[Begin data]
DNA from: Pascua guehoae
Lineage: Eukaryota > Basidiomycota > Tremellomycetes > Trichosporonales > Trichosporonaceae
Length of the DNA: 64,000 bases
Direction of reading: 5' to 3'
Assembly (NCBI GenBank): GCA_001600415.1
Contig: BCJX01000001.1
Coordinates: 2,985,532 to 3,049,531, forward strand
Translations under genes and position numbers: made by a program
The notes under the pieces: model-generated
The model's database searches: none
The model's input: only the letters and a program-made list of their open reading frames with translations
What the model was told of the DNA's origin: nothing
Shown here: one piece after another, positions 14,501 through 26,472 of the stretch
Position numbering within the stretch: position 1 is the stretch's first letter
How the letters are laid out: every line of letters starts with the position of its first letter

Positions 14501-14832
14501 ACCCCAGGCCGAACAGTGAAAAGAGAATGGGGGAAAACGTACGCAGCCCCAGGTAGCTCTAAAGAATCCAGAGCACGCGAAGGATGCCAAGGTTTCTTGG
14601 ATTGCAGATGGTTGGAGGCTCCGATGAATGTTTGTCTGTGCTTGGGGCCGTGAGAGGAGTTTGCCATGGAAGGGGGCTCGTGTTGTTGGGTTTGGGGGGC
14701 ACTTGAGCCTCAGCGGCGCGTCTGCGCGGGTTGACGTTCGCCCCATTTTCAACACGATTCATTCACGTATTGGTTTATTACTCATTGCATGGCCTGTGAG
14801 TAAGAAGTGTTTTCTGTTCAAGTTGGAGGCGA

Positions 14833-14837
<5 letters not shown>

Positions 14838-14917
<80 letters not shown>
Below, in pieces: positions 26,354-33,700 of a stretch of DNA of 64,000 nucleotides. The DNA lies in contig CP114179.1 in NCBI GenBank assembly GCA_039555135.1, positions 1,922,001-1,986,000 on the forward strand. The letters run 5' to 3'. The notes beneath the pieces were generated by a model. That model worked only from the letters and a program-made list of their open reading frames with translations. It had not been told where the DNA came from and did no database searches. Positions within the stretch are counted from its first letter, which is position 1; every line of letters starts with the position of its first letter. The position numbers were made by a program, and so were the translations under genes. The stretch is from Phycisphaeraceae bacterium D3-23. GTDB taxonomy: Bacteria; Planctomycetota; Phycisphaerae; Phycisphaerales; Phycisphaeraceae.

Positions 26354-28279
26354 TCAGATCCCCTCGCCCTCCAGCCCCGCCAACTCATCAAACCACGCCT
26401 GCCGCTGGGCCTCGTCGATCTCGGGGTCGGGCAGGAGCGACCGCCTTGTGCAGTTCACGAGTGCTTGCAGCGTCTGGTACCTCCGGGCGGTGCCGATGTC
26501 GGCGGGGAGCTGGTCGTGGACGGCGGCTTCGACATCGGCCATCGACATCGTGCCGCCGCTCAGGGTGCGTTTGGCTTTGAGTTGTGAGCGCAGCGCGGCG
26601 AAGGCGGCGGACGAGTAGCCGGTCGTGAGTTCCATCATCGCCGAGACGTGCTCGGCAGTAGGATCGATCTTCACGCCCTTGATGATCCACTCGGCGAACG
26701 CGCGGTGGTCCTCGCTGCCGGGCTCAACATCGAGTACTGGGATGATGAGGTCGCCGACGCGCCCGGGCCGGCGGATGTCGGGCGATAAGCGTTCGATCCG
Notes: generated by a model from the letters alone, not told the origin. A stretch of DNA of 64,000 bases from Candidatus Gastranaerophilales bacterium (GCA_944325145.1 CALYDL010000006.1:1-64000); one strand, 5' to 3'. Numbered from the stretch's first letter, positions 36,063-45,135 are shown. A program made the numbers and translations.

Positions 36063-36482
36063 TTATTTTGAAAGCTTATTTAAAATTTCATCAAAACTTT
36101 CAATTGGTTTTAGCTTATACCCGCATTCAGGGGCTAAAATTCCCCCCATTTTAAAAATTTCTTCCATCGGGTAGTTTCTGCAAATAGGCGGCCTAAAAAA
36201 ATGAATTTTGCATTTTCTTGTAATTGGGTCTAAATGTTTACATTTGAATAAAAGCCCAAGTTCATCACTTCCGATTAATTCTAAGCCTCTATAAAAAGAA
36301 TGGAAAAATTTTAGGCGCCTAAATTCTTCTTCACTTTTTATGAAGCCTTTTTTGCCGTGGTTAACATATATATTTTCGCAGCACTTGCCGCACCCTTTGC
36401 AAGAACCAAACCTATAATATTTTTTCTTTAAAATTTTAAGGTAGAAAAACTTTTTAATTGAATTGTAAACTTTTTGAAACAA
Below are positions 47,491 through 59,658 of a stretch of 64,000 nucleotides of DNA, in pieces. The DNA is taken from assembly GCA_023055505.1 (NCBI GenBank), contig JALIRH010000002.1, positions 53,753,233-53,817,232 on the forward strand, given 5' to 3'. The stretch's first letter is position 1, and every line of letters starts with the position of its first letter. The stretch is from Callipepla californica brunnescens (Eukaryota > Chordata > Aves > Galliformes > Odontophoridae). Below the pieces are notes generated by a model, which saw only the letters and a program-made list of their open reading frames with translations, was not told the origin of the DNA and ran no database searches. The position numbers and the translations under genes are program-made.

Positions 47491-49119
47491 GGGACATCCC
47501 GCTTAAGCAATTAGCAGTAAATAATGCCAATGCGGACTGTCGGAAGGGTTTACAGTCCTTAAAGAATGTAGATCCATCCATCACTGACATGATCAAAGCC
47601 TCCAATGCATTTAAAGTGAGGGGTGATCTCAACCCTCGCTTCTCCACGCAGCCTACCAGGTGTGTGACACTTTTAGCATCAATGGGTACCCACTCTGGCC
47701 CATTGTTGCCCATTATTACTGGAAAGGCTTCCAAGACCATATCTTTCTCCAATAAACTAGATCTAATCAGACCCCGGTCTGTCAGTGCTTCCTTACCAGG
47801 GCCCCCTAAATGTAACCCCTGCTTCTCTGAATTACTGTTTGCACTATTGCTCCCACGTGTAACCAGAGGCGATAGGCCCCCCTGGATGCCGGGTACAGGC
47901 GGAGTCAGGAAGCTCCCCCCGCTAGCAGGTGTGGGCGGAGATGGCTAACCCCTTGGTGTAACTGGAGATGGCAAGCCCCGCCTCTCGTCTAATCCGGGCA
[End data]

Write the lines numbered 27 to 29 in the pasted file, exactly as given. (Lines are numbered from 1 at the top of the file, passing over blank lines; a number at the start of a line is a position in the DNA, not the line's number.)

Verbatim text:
26354 TCAGATCCCCTCGCCCTCCAGCCCCGCCAACTCATCAAACCACGCCT
26401 GCCGCTGGGCCTCGTCGATCTCGGGGTCGGGCAGGAGCGACCGCCTTGTGCAGTTCACGAGTGCTTGCAGCGTCTGGTACCTCCGGGCGGTGCCGATGTC
26501 GGCGGGGAGCTGGTCGTGGACGGCGGCTTCGACATCGGCCATCGACATCGTGCCGCCGCTCAGGGTGCGTTTGGCTTTGAGTTGTGAGCGCAGCGCGGCG